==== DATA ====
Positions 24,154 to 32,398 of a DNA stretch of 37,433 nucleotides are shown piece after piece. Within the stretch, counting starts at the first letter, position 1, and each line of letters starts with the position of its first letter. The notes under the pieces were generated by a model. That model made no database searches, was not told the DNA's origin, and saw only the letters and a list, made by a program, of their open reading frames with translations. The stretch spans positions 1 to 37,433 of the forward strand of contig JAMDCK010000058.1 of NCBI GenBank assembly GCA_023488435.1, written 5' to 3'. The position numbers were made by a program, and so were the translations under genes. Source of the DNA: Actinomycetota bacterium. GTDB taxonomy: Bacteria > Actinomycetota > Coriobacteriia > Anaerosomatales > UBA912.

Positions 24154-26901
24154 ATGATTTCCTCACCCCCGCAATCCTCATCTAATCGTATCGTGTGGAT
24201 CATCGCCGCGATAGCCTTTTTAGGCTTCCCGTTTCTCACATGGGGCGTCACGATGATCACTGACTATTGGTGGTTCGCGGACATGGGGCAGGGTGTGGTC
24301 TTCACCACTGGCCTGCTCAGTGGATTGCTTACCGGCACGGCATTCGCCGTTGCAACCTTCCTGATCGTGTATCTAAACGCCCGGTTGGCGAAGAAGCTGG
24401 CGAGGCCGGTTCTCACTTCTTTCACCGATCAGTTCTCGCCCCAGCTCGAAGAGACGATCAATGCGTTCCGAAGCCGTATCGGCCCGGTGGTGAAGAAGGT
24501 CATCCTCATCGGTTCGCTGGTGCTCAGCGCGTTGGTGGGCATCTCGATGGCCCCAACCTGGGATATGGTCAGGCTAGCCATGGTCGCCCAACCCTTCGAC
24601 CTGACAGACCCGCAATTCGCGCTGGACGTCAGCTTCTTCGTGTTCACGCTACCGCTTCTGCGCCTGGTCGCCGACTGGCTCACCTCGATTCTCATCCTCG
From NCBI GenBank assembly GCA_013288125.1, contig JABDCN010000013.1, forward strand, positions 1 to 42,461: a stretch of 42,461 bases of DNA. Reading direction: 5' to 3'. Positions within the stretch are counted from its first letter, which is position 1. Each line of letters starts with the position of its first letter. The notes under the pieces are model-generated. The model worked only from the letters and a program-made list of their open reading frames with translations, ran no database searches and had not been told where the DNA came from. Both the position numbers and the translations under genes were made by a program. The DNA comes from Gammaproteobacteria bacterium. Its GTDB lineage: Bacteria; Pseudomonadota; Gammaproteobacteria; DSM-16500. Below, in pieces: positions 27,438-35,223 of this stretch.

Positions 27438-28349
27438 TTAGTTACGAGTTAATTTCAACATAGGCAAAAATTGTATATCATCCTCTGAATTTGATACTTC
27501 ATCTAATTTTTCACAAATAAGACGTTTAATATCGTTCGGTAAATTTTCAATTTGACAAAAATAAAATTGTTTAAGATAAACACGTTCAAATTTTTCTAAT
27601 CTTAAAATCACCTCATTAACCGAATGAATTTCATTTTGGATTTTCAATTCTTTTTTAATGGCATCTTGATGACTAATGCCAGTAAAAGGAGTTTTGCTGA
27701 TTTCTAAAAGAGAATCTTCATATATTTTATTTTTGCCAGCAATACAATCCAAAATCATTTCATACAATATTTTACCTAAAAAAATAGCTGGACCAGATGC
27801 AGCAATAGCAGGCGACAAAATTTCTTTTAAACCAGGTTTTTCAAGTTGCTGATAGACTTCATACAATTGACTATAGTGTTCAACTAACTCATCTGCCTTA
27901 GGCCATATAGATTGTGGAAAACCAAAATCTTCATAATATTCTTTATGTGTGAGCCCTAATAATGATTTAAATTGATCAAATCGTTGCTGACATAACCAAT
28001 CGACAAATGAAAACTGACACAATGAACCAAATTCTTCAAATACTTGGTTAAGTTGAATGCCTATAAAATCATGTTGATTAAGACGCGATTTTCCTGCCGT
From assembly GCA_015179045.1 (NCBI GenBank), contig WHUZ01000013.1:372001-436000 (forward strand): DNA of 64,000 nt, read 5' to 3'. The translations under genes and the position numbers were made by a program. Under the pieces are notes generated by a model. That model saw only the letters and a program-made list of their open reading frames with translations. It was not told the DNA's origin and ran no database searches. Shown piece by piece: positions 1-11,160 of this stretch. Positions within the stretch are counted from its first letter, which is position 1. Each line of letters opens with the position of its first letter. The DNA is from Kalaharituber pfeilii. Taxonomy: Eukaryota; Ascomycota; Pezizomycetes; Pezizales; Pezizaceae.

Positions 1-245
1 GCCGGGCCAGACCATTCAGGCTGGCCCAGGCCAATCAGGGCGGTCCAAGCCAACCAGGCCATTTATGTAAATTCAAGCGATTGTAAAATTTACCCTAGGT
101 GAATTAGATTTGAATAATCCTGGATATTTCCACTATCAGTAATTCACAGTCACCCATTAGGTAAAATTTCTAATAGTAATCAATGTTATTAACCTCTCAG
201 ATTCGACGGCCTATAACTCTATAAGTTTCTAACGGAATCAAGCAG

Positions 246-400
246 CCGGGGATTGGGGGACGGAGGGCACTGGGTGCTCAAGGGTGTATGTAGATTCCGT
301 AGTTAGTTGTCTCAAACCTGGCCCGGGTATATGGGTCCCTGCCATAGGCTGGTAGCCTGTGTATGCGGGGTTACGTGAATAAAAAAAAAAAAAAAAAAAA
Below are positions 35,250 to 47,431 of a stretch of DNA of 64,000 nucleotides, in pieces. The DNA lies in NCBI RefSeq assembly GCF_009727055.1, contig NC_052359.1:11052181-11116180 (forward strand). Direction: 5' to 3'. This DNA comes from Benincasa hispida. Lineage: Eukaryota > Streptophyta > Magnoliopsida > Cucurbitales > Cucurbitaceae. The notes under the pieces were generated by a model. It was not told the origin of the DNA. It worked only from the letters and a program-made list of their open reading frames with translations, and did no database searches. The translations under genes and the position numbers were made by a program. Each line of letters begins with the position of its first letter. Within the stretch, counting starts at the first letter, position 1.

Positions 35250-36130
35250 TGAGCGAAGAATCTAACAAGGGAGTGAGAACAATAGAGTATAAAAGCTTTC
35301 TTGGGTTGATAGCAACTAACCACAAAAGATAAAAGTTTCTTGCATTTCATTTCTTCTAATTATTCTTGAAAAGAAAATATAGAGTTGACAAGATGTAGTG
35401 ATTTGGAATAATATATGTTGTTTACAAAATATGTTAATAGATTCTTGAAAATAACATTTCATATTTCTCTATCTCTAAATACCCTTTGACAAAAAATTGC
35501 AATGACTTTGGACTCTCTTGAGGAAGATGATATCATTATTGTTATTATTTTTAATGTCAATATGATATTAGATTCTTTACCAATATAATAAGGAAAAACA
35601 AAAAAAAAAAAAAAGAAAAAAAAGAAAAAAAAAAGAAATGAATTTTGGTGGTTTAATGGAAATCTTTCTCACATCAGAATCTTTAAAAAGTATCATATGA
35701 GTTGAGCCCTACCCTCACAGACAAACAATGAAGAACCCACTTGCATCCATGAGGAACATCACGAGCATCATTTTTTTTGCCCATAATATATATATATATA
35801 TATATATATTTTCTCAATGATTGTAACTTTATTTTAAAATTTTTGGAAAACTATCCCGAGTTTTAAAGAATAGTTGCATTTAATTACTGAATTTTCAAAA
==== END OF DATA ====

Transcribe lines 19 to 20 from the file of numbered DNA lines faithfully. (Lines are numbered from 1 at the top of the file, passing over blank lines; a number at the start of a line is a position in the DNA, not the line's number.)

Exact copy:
Positions 1-245
1 GCCGGGCCAGACCATTCAGGCTGGCCCAGGCCAATCAGGGCGGTCCAAGCCAACCAGGCCATTTATGTAAATTCAAGCGATTGTAAAATTTACCCTAGGT